In the 21st century, stage gimmicks can make or a break an act at Eurovision. Gimmicks take many forms—from the language being sung to the dance moves to the costume. Today we focus on the props, which elicit responses ranging from WOW to WTF?
Paula and Ovi’s Custom Pianos
Playing with Fire was a breath of fresh air when Paula and Ovi performed it in Oslo. Rather than writing a duet about love, dreaming, and all of that other mushy-gushy stuff that Georgia would eventually send three years later, these two served up club-ready commercial dance pop. Separating the two from strangling each other was a transparent piano full of neon lights, which had a keyboard on each side for them to play with. They came third.
Four years later, the duo won Romania’s Selectia Nationala with Miracle. They featured a dancing hologram in their national final performance, and kept it for their performance in the big leagues, but also added another unique piano. Unfortunately the Ovi-encircling piano failed to catapult the duo back to the dizzying heights previously reached in Oslo.
You know the chairs that everyone has in their cubicles? The ones that have the wheels so that you can spin around easily or race through the halls when your boss is out on a break? They were in a Eurovision performance once.
Spain’s Las Ketchup, known for having the most off-key performance in the history of the twenty-first century, swung around on the chairs during their live performance of Un Blodymary, which (not so surprisingly) placed only 21st.
Sebastian Téllier had already caused plenty of controversy prior to his Eurovision performance by refusing to include French lyrics in his song (a controversy that would haunt Ruth Lorenzo a few years later). With all eyes on his language choice, his look, and his bearded backing singers, Téllier gave what most consider one of the craziest performances of all time. He prayed, he sang impromptu French words, and threw beach balls into the audience. But the most memorable part was his entrance – he drove up in a dune buggy. All of this placed Divine 19th, France’s first top 20 since 2004, sparking huge interest in the contest again in France – albeit briefly.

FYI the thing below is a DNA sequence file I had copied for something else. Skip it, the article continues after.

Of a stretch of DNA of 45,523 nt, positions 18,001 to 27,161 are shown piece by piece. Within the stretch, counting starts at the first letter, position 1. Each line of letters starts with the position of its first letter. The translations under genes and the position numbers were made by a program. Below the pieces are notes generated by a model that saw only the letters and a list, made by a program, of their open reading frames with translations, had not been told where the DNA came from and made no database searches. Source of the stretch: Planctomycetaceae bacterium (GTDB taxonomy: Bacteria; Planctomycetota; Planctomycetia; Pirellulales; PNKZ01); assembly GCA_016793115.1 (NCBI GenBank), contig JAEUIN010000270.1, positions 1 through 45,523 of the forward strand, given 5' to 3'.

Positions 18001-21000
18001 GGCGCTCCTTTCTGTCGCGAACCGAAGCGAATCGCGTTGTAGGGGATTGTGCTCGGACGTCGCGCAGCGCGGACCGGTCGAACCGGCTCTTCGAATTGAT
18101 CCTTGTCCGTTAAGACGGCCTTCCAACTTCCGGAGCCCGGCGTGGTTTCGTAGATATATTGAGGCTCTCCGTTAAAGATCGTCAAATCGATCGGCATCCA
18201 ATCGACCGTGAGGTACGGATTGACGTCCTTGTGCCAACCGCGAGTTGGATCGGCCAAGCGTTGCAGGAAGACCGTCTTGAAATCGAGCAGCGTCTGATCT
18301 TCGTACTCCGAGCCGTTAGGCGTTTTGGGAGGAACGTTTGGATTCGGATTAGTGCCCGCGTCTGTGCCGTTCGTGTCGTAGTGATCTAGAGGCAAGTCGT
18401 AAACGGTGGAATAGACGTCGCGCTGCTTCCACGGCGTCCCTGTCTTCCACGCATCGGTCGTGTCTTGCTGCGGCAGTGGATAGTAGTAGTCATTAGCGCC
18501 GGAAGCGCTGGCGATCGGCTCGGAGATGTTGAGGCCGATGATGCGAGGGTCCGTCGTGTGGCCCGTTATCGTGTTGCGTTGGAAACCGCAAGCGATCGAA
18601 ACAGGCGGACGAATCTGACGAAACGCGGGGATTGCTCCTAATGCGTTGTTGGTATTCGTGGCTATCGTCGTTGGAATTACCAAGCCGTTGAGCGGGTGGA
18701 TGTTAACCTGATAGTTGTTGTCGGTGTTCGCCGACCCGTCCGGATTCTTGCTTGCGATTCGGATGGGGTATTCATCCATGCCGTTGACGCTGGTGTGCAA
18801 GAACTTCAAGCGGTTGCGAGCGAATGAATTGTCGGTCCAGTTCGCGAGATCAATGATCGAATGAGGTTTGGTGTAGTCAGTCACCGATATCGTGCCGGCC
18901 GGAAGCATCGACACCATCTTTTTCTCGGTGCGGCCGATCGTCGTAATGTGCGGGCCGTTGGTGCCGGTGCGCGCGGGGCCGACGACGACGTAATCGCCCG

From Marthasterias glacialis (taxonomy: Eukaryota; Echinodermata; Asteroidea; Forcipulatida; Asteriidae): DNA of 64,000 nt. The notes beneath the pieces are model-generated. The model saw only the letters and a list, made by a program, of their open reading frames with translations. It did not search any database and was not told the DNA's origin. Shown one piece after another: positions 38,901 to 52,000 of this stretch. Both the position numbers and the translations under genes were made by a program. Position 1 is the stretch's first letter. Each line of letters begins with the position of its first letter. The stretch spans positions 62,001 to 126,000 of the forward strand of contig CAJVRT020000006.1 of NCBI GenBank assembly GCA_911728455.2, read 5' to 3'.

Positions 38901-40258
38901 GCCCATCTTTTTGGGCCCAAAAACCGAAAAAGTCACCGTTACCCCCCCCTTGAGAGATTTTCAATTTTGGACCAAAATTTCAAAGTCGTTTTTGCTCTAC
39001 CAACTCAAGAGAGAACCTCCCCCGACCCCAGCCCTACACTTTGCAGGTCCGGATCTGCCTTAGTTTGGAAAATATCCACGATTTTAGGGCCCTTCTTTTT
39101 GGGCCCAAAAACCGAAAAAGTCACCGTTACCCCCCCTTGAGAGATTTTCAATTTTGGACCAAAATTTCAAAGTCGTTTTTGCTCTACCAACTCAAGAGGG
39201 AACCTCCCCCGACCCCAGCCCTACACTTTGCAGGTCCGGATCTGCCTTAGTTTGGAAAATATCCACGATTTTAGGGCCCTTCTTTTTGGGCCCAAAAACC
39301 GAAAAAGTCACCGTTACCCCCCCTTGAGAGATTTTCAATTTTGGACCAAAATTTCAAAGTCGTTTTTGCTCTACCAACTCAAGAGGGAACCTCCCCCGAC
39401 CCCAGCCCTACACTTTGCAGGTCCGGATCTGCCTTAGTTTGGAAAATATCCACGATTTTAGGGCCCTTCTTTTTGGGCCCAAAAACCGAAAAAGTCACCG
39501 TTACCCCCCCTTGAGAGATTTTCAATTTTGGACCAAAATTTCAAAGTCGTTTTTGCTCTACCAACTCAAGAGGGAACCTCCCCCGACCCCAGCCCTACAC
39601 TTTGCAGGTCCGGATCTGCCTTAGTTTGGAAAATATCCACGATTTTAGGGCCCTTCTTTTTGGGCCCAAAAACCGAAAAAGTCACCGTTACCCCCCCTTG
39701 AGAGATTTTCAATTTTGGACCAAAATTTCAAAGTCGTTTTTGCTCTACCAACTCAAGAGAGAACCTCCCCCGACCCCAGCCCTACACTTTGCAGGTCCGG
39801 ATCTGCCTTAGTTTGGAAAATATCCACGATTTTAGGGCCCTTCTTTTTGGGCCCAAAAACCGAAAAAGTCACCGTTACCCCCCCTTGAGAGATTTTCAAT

Ukraine has used the hamster wheel twice, albeit in very different ways each time. In Moscow, in 2009, the geriatric pinup girl Svetlana Loboda tantalized the few straight male audience members with her moves in the beginning of her song, Be My Valentine. Svetlana wheeled out a unique brand of crazy, with gyrating gladiators and a crazy setup that rivaled a self-respecting rodent.
The wheel was used this year by Mariya Yaremchuk’s backing dancer. If you want to buy into mush it represented time racing forward on the clock of love. If you don’t, though, it was a slick piece of staging that showed off the backing dancers significant talents and enabled Yaremchuk to drape herself enticingly during her song Tick Tock, which placed 6th.
Croatia decided to go for a more old-fashioned number in 2008. And by old-fashioned I mean ballgowns, fedoras, and Italian-style music. The most unique aspect was an old man, called 75 Cents, “rapping” at the younger audience about how old people created music and monkeys created the Internet. At the end of his rant, he used an old record player to do modern record scratches. It placed 21st in the final.
After Latvia placed 5th in Kiev, they automatically qualified for the final in 2006. This meant they could send the most boring song on Earth and not have to worry about being left behind in the semis. Here’s a hint Latvia: even if you can do it, it doesn’t mean you should do it. Especially when you have a death spot in the running order. The a cappella group Cosmos picked up on this hint and saved themselves from last place. Frankly, the song was atrocious, but they put together a robot on stage that grooved along with them for the last minute of the song, and that attracted enough votes to put them 16th.
Eurovision is a young person’s game, but that doesn’t mean all other generations are excluded from the fun! The Russian Grannies nailed not only baking but also performing on the Eurovision stage and snagged 2nd place – Russia’s best result since its only victory in 2008. Maybe if they’d actually made enough cookies for the Crystal Hall they might have tripped Loreen up and beaten her to the crown…
Are there any other props that stand out in your mind? Let us know below.
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Photo Credit: Thomas Hanses (EBU)